Kolin, et al., "An Electromagnetic Catheter Flow Meter for Determination of Blood Flow in Major Arteries," Department of Biophysics, Physiology, and Radiology, University of California School of Medicine (Los Angeles) Jan. 19, 1988, Proc. N.A.S. vol. 59, pp. 808-815.
Kolin, et al., "An Electromagnetic Intravascular Blood-Flow Sensor", Department of Biophysics, University of California School of Medicine (Los Angeles), Mar. 20, 1967, Proc. N.A.S., vol. 57, pp. 1331-1337.
Kolin, et al., "Miniaturization of the Electromagnetic Blood Flow Meter and Its Use for the Recording of Circulatory Responses of Conscious Animals to Sensory Stimuli", Department of Biophysics, University of California at Los Angeles, Aug. 1959, Proc. N.A.S. vol. 45(8), pp. 1312-1321.
Medtronic Activa Product Family and Procedure Solution Brochure, Medtronic, Inc, 2001.
Medtronic Neurostimulation Systems Brochure, Medtronic, Inc., 2002.
PCT/US2004/042081: Search Report and Written Opinion.
PCT/US2005/000322: Search Report and Written Opinion.
PCT/US2008/053540: Search Report and Written Opinion.
PCT/US2008/053541: Search Report and Written Opinion.
PCT/US2008/059358: Search Report and Written Opinion.
PCT/US2009/036461: Search Report and Written Opinion.
PCT/US2010/032516: Search Report and Written Opinion.
PCT/US2010/032526: Search Report and Written Opinion.
PCT/US2010/032543: Search Report and Written Opinion.
PCT/US2010/032560: Search Report and Written Opinion.
PCT/US2010/032567: Search Report and Written Opinion.
PCT/US2010/032666: Search Report and Written Opinion.
PCT/US2010/032671: Search Report and Written Opinion.
PCT/US2010/032675: Search Report and Written Opinion.
PCT/US2010/032682: Search Report and Written Opinion.
PCT/US2010/032719: Search Report and Written Opinion.
PCT/US2013/023637: Search Report and Written Opinion.
Quick et al., "Endourethral Mri", Magnetic Resonance in Medicine, 45:138-146, 2001.
Rezai, A., et al., "Neurostimulation System Used for Deep Brain Stimulation (DBS): MR Safety Issues and Implications of Failing to Follow Safety Recommendations" Investigative Radiology, May 2004, vol. 39, Issue 5, pp. 300-303.
Rezai, A., et al., "Neurostimulation Systems for Deep Brain Stimulation in Vitro Evaluation of Magnetic Resonance Imaging-Related Healing at 1.5 Tesla", Journal of Magnetic Reson. Imaging 2002; 15:241-50.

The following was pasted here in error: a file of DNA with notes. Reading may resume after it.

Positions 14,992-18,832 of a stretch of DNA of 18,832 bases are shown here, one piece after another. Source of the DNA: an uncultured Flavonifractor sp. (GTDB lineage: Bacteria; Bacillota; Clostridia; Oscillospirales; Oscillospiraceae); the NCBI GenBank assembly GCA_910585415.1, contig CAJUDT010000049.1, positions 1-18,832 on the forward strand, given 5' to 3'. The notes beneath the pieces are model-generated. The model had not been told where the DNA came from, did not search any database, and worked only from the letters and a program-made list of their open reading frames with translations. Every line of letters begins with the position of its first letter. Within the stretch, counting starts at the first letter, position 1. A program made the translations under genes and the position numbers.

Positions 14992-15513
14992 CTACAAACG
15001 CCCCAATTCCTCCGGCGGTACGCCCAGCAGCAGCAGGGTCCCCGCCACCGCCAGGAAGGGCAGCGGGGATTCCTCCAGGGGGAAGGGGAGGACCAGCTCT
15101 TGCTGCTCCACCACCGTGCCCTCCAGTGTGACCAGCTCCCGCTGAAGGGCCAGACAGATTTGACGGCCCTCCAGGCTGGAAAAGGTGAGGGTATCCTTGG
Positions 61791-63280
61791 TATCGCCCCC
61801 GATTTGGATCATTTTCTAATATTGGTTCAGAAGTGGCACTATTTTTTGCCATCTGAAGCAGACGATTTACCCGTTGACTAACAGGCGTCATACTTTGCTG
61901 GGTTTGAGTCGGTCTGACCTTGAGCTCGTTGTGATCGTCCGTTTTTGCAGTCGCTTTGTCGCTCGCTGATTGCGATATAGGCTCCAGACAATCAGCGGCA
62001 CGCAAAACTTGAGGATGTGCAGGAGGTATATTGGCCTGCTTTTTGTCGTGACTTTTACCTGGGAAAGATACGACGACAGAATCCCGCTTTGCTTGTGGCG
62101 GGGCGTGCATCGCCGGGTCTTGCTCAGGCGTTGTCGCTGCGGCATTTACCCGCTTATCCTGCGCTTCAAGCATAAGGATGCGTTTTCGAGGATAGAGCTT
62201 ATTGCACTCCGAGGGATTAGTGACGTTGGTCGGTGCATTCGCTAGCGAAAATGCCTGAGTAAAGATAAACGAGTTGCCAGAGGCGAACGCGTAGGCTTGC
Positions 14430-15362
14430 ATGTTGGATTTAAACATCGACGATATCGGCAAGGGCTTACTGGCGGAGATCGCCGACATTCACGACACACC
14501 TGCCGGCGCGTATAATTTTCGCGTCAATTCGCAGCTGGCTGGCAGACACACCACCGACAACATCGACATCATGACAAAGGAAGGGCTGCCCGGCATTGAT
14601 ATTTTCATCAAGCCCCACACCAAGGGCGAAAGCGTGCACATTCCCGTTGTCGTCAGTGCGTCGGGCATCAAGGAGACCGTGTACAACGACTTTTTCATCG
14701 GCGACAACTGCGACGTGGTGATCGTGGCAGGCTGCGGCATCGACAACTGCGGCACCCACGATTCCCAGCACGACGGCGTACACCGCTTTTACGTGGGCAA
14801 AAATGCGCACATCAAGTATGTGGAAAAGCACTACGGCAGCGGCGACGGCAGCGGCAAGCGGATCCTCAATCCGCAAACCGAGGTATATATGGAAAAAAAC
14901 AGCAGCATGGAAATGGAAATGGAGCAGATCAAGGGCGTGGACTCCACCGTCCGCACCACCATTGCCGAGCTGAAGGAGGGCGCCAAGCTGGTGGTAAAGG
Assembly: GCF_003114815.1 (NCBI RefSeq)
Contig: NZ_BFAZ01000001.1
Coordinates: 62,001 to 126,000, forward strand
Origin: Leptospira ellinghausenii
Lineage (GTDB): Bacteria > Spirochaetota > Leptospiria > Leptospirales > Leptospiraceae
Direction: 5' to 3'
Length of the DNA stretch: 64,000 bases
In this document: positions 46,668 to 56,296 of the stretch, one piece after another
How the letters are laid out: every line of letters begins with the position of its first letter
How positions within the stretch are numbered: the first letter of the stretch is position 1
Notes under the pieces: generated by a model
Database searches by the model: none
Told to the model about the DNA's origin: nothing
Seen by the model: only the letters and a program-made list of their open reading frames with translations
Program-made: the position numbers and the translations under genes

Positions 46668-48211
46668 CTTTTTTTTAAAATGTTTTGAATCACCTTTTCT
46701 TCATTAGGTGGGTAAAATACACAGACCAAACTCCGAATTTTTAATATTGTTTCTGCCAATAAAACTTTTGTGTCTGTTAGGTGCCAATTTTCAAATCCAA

Also Published As

Publication number Publication date Type
US20170368335A1 (en) 2017-12-28 application
US20150246222A1 (en) 2015-09-03 application
US20090234402A1 (en) 2009-09-17 application
US9037263B2 (en) 2015-05-19 grant

Similar Documents

Publication Publication Date Title
US6249709B1 (en) Endocardial defibrillation lead with multi-lumen body and axially mounted distal electrode
US6944489B2 (en) Method and apparatus for shunting induced currents in an electrical lead
US5431681A (en) Combination pacing and defibrillating lead having sensing capability
US6295475B1 (en) Single-pass atrial ventricular lead with multiple atrial ring electrodes and a selective atrial electrode adaptor for the coronary sinus region
US4481953A (en) Endocardial lead having helically wound ribbon electrode
US7899537B1 (en) Pericardial cardioverter defibrillator
US7174220B1 (en) Construction of a medical electrical lead
US6256541B1 (en) Endocardial lead having defibrillation and sensing electrodes with septal anchoring
US20050065587A1 (en) Implantable lead with magnetic jacket
US6104961A (en) Endocardial defibrillation lead with looped cable conductor
US20090054947A1 (en) Electrode configurations for directional leads
US20040088012A1 (en) Implantable stimulation device with isolating system for minimizing magnetic induction
US7027852B2 (en) Lead with distal tip surface electrodes connected in parallel
US20070208383A1 (en) Medical electrical lead body designs incorporating energy dissipating shunt
US7050855B2 (en) Medical implantable system for reducing magnetic resonance effects
US20070179577A1 (en) Medical electrical lead having improved inductance
US20110077708A1 (en) MRI Compatible Leadless Cardiac Pacemaker
US20110160818A1 (en) Mri-conditionally safe medical device lead
US20100331936A1 (en) Medical device lead including a unifilar coil with improved torque transmission capacity and reduced mri heating
US6141594A (en) Single pass lead and system with active and passive fixation elements
US20080004535A1 (en) Implantable medical device with sensing electrodes
US20100280584A1 (en) Active implantable medical system having emi shielded lead
US6871091B2 (en) Apparatus and method for shunting induced currents in an electrical lead
US20070179582A1 (en) Polymer reinforced coil conductor for torque transmission
US6577904B1 (en) Ultrasound echogenic cardiac lead

Legal Events

Date Code Title Description
AS Assignment

Owner name: MEDTRONIC, INC., MINNESOTA

Free format text: ASSIGNMENT OF ASSIGNORS INTEREST;ASSIGNOR:MARSHALL, MARK T.;REEL/FRAME:042975/0613

Effective date: 20080714